Convoluted ‘Despicable Me 3’ Still Shows Promise for the Franchise

(L to R) Dru (STEVE CARELL), Gru (STEVE CARELL) and Lucy (KRISTEN WIIG) in DESPICABLE ME 3. ©Universal Studios.


Front Row Features

Gru and his lovable Minions are back in the third installment in Illumination’s “Despicable Me” franchise, simply titled “Despicable Me 3,” and for a film that clocks in at a mere 90 minutes, screenwriters Cinco Paul and Ken Daurio (“Despicable Me” and “Despicable Me 2”) sure do manage to pack in a lot of plot points.

“Despicable Me 3” sees everyone’s favorite villain-turned-member of the Anti-Villain League, Gru (voiced by Steve Carell, “The Office”), lose his job after letting his latest nemesis, Balthazar Bratt (voiced by Trey Parker, “South Park”), get away once again. A former child star, Balthazar has grown up to become the villainous character he once played on TV in the ’80s and now spends his days trying to bring to life various episodes of the TV series in retaliation for losing his show and his fame.

Being the loyal wife that she is, Lucy (voiced by Kristen Wiig, “Bridesmaids”) stands up for Gru and ends up losing her job at the Anti-Villain League, too. With job opportunities slim, Gru discovers he has a long-lost twin brother named Dru (also voiced by Carell) who wants to follow in his family’s footsteps (turns out Gru’s estranged dad was also a super villain) and team up with his once villainous brother to cause some chaos. Determined to remain a good guy for his kids’ sake, Gru decides to use the equipment at his wealthy brother’s disposal to track down Balthazar so he can try to retrieve the massive diamond Balthazar recently escaped with. Since Dru isn’t interested in being a hero, however, Gru has to pretend he’s a bad guy once again and go along with his brother’s plan to steal the diamond, even though he fully intends to return it to the Anti-Villain League in hopes of getting his job back.

Eager to go back to villainy themselves, most of Gru’s Minions have since left the unemployed hero’s side, too, and are off on their own adventure throughout most of the film. Add in a couple of other storylines, including the adorable Agnes (now voiced by young Nev Scharrel instead of Elsie Fisher) trying to find a real live unicorn and Lucy desperately trying to connect with her three new step-daughters (who also include the brainy Margo and the mischievous Edith, still voiced by “iCarly” star Miranda Cosgrove and actress Dana Gaier, respectively), and “Despicable Me 3” definitely has more than enough going on to entertain viewers young and old throughout its run time. Yet, the first half of the film sort of drags on.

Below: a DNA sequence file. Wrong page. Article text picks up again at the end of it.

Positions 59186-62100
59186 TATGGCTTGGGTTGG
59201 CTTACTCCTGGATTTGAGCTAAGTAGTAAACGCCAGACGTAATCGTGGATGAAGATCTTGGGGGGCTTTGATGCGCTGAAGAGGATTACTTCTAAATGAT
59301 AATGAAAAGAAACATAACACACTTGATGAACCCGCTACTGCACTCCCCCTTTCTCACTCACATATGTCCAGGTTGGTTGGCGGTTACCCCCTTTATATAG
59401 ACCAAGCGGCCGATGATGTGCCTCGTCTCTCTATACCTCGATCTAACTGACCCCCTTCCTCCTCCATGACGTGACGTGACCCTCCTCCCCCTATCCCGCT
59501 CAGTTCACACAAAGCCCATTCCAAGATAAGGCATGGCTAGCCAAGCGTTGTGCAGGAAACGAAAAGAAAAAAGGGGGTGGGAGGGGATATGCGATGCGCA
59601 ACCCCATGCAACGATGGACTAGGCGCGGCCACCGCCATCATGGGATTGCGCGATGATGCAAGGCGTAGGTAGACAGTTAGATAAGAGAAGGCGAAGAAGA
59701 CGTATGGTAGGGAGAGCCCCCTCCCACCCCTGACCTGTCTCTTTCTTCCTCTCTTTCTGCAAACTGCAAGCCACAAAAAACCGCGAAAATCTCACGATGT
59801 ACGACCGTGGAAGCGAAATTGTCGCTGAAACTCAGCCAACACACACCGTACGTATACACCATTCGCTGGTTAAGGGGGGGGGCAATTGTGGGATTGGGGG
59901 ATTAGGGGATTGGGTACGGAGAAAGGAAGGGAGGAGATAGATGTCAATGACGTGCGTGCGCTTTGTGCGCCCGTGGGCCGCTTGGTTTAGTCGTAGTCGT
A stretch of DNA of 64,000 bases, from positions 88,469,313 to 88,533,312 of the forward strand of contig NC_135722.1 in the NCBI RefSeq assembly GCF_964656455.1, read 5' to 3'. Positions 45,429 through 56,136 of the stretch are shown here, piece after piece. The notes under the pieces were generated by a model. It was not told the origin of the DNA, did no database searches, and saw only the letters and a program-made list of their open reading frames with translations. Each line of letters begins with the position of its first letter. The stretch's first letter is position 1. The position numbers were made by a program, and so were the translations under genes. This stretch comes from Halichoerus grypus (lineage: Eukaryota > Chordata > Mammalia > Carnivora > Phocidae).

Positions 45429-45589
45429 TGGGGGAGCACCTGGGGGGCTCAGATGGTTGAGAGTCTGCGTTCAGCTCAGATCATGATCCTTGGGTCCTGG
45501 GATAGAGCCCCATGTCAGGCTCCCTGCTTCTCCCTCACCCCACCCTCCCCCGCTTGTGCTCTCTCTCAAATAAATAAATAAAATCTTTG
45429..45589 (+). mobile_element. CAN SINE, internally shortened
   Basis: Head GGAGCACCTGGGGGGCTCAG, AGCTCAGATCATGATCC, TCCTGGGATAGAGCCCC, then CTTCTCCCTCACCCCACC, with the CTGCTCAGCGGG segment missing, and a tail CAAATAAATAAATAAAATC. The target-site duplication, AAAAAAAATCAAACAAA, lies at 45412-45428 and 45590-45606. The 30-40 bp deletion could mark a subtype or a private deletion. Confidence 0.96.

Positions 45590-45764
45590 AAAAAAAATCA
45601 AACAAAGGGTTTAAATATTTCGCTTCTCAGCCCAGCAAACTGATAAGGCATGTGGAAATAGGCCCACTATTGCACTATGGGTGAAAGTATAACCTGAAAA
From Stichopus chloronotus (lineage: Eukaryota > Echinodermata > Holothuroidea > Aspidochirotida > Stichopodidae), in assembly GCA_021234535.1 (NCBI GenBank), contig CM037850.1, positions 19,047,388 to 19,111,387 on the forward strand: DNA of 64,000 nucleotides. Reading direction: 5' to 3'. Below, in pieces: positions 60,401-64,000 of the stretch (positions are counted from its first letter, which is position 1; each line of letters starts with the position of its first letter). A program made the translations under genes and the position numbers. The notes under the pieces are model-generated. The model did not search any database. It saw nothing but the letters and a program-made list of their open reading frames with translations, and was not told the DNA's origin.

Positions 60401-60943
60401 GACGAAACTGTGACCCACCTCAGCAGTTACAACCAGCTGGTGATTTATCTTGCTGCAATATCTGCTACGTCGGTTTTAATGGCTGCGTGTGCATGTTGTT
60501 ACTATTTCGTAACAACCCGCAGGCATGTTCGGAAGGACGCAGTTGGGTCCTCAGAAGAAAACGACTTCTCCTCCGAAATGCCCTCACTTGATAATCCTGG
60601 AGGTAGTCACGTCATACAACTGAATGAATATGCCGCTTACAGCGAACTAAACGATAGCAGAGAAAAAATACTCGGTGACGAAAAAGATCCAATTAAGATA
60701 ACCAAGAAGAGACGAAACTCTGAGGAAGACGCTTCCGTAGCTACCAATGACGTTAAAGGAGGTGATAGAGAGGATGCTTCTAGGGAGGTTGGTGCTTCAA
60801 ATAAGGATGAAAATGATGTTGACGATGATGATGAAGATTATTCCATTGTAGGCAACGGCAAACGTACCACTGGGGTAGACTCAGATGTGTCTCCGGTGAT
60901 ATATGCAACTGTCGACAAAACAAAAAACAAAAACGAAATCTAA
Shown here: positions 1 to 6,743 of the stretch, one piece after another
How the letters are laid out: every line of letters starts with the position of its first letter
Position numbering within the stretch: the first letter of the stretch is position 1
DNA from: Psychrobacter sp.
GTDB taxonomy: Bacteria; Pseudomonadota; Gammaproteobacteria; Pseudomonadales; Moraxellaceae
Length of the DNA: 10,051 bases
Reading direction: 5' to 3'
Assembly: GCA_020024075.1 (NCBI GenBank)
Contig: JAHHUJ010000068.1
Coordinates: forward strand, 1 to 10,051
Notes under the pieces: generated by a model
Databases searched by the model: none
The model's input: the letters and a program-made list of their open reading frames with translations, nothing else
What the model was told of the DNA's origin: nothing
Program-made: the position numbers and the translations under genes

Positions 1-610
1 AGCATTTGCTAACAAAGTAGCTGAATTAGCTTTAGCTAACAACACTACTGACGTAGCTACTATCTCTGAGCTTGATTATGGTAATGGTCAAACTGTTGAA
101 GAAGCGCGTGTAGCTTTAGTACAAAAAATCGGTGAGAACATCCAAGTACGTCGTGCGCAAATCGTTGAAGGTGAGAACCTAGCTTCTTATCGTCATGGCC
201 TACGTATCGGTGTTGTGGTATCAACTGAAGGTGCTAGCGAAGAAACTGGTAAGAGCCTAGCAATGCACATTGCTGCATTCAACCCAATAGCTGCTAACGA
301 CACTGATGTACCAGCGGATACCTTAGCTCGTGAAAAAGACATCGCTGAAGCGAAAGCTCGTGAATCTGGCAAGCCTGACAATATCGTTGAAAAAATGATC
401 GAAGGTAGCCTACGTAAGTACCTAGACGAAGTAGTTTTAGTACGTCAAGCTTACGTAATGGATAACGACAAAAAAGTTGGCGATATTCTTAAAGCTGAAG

While “Despicable Me 3” goes back to its roots a bit with the focus of the film being on family and the many different variations of family there can be in someone’s life, the movie isn’t nearly as heartwarming as the first installment in the franchise. That’s not to say there aren’t plenty of touching moments between Gru and Agnes, Lucy, Agnes, Edith and Margo, Gru and the Minions and even Gru and Dru, but the film doesn’t quite pack the emotional punch of the first “Despicable Me.”

Comedy-wise, the Minions keep things light throughout the film as always with their various antics, which include a humorous getaway with a makeshift airplane after they get arrested and locked up in prison (which seems a bit extreme for the crime they commit, but that’s another story). Although it’s nice for the Minions to have their own storyline separate from Gru’s, audiences can’t help but miss them whenever they’re not onscreen. Plus, a lot of the Minions’ jokes were already spoiled in the movie’s trailers, so it would have been nice for them to have a bigger presence in the film for some added laughs.

As promising as Balthazar Bratt is as the new antagonist in Gru’s life, considering Parker doesn’t differentiate his voice much from the voice he does for Randy Marsh on “South Park,” it’s a bit hard for fans of the Comedy Central animated series not to think of Stan’s dad every time Balthazar is onscreen. Additionally, while the character’s ’80s shtick is funny at first, older audience members may regard the bit where Gru and Balthazar do yet another dance fight at the end of the film repetitive since they’ve already seen a variation of it at the start of the movie (although the ’80s-inspired soundtrack that plays whenever Balthazar is onscreen, which includes songs by Michael Jackson, a-ha and Madonna, is always fun).

Older fans of the franchise might also find themselves wondering just where exactly all of the action is taking place, as the film jumps locations more times than there are subplots. Even though one scene might take place in France and another scene in Hollywood, California, the various locations in the film never seem to be more than just a quick plane ride away from one another.

Still, even though it may be the weakest entry in Illumination’s flagship animated series, “Despicable Me 3’s” beloved characters are enough to keep viewers entertained for its short duration, and the ending of the film sets up a potential fourth installment in the franchise quite nicely. It’s just a shame the rest of the movie doesn’t get viewers as excited as the possibility of what’s to come.

Grade: B